i.e., Euler’s totiennt defines the number of positive integers less than
m that are relatively prime to m.

Given *a* and *m*, to find x efficiently

(if it exists, which necessarily occurs only when \(gcd(a, m) = 1\)),

we use the Extended Euclidean formula:

https://en.wikipedia.org/wiki/Extended_Euclidean_algorithm

A modular multiplicative inverse of **a** modulo
**m** can be found analytically.

For this purpose, we use the extended Euclidean algorithm.

Note: Skim this during your first pass, but come back to it.

**Code:**

Check out `cryptomath.py`

04-AffineCipher/cryptomath.py

```
def findModInverse(a: int, m: int) -> Optional[int]:
# Return the modular inverse of a % m, which is
# the number x such that a*x % m = 1
if gcd(a, m) != 1:
# Ah dynamic typing!
return None
# No single mod inverse exists if a & m aren't relatively prime.
# Calculate using the Extended Euclidean Algorithm:
u1, u2, u3 = 1, 0, a
v1, v2, v3 = 0, 1, m
while v3 != 0:
# Note that // is the integer division operator
q = u3 // v3
v1, v2, v3, u1, u2, u3 = (u1 - q * v1), (u2 - q * v2), (u3 - q * v3), v1, v2, v3
return u1 % m
```

https://en.wikipedia.org/wiki/Greatest_common_divisor

A **prime number** (or a prime) is:

a natural number greater than 1,

that cannot be formed by multiplying two smaller natural numbers.

A **composite number**, is (the three below are all
equivalent):

a natural number greater than 1 that is not prime.

a positive integer that can be formed by multiplying two smaller
positive integers.

a positive integer that has at least one divisor other than 1 and
itself.

Reminder:

https://en.wikipedia.org/wiki/Integer_factorization

In number theory, **integer factorization** is the
decomposition of a composite number,

into a product of smaller integers.

If these smaller integers are further restricted to be factored until
they are prime numbers,

then the process is called **prime factorization**.

Factors of 10:

This image demonstrates the **prime decomposition** of
864.

A shorthand way of writing the resulting prime factors is 2^{5}
× 3^{3}

**Preview problem**:

When the numbers are sufficiently large, no **efficient**
integer factorization algorithm is known, other than quantum and
memristive solutions that do not scale to factoring large primes…
yet.

https://en.wikipedia.org/wiki/Integer_factorization_records

More to come later.

**Mention**:

This may be the single biggest practical problem in all of computer
science and mathematics today!!

**Ethical discussion questions:**

If you solved this problem efficiently,

what could you do with the solution?

What would you do?

Do you think you’d live to tell the story if you tried to sell it or use
it,

rather than widely give it away?

The greatest common divisor (gcd) of two or more integers,

which are not all zero,

is the largest positive integer that divides each of the integers
evenly.

For example, the gcd of 8 and 12 is 4, written as:

\(gcd(8, 12) = 4\)

An a-by-b rectangle can be covered with square tiles,

of side length *c*,

only if *c* is a common divisor of *a* and
*b*.

A 24-by-60 rectangle is covered with ten 12-by-12 square tiles,

where 12 is the GCD of 24 and 60.

Greatest common divisors can, in principle,

be computed by determining the prime factorizations of two
numbers,

a and b, and comparing the factors of a and b.

For example,

to compute gcd(18, 84), we find the prime factorizations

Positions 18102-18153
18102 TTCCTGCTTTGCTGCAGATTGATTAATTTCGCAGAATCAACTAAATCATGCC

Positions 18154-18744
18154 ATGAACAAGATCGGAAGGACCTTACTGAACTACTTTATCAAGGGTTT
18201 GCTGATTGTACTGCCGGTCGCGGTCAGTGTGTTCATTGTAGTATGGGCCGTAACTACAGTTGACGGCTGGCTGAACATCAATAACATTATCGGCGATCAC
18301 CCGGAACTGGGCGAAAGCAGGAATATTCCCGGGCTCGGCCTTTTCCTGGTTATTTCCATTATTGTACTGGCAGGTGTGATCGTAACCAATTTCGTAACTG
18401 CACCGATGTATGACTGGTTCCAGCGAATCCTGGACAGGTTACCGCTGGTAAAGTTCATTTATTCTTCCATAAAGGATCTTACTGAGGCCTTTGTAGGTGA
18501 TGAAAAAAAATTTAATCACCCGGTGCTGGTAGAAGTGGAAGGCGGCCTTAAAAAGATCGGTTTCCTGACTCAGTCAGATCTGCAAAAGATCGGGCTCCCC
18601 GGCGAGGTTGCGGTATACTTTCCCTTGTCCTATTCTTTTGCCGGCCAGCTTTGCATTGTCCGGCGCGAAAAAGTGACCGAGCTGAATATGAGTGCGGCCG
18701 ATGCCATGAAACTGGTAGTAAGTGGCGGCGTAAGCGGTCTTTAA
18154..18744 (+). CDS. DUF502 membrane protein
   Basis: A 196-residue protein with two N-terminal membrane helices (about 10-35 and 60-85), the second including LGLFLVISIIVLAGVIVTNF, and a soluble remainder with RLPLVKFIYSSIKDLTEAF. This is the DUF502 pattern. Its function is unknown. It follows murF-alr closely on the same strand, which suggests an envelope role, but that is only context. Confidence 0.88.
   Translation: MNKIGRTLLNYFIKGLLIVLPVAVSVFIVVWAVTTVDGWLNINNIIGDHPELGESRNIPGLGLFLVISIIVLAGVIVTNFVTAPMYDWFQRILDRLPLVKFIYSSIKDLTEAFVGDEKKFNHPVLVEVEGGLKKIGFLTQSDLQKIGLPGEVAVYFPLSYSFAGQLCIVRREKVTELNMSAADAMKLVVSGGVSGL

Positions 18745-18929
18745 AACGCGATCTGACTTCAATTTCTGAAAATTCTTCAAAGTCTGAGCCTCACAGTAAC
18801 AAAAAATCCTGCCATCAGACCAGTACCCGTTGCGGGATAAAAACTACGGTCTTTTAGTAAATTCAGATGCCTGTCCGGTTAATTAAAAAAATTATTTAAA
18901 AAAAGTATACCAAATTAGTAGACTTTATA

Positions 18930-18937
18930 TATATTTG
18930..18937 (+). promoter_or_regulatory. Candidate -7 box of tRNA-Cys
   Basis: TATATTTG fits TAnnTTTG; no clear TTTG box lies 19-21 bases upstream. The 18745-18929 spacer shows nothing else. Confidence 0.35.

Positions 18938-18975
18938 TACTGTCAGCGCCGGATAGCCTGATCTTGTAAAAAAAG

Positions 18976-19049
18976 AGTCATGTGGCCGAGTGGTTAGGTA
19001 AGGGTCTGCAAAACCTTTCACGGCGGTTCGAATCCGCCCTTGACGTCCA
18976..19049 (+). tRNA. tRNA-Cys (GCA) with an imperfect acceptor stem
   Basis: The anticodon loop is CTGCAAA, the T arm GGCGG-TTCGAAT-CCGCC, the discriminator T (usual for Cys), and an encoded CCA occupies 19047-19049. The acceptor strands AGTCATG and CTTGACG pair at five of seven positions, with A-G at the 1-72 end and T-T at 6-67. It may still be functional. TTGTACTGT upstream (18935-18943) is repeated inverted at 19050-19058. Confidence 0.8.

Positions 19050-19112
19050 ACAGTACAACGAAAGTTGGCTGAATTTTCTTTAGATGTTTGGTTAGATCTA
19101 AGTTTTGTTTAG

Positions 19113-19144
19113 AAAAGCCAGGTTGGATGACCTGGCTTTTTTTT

18 = 2 * 3^{2} and

84 = 2^{2} * 3 * 7

and the “overlap” of the two expressions is 2 * 3;

so gcd(18, 84) = 6

In practice, this method is only feasible for small numbers.

Computing prime factorizations in general takes faaaaar tooooo
long,

to be an an efficient algorithm to find the CGD.

There are better ways to find the GCD below.

https://en.wikipedia.org/wiki/Euclidean_algorithm

The Euclidean algorithm, or Euclid’s algorithm,

is an efficient method for computing the greatest common divisor (GCD)
of two numbers,

the largest number that divides both of them without leaving a
remainder.

For any non-negative integer *a*, and any positive integer
*b*,

`gcd(a, b) = gcd(b, a mod b)`

V1

V2

V3

Check out `cryptomath.py`

for iterative python
version:

04-AffineCipher/cryptomath.py

Recursive python version I included for fun:

Example operation of gcd() above:

**Ask about the complexity of the Euclidean**:

For each repetition, by what range does the remaining value to be
computed decrease by?

How do the complexities of the above two algorithms compare?

Can these algorithms handle very large numbers?

https://en.wikipedia.org/wiki/co-prime_integers

Some more number theory:

Two integers *a* and *b* are defined to be relatively
prime

(a.k.a., mutually prime or co-prime)

if the only positive integer (factor) that divides both of them is
1.

Consequently, any prime number that divides one does not divide the
other.

This is equivalent to their greatest common divisor (gcd) being 1.

**Notes:**

Numbers don’t actually have to be prime numbers to be relatively prime
to each other.

All prime numbers are necessarily relatively prime with every other
number, by definition.

Like before, number the symbol set:

Multiply the index of the plaintext letter by the key,

to get the index of the ciphertext letter.

For example, if you encrypted the letter E with the key 3,

then you would find E’s index (4) and multiply it by the key (3),

to get the index of the encrypted letter (4 × 3 = 12),

which would be the letter M.

**Ask:**

Is that enough?

What about wrap-around?

With a symbol set size of 66,

to encrypt the symbol F with key 17,

multiply its index 5, by the key of 17,

and mod the result by 66,

to handle the wraparound of the 66-symbol set.

The result of (5 × 17) mod 66 is 19,

and 19 corresponds to the symbol T.

So F encrypts to T, in the multiplicative cipher with key 17.

Further, you can’t just use any number for the multiplicative
cipher’s key.

For example, if you chose the key 11,

here’s the plaintext-ciphertext mapping you would end up with:

Plaintext (below)

~~~

‘ABCDEFGHIJKLMNOPQRSTUVWXYZabcdefghijklmnopqrstuvwxyz1234567890
!?.’

‘ALWhs4ALWhs4ALWhs4ALWhs4ALWhs4ALWhs4ALWhs4ALWhs4ALWhs4ALWhs4ALWhs4’

~~~

Ciphertext (above)

Hint:

The row-comparison above must be viewed in mono-spaced (equal width)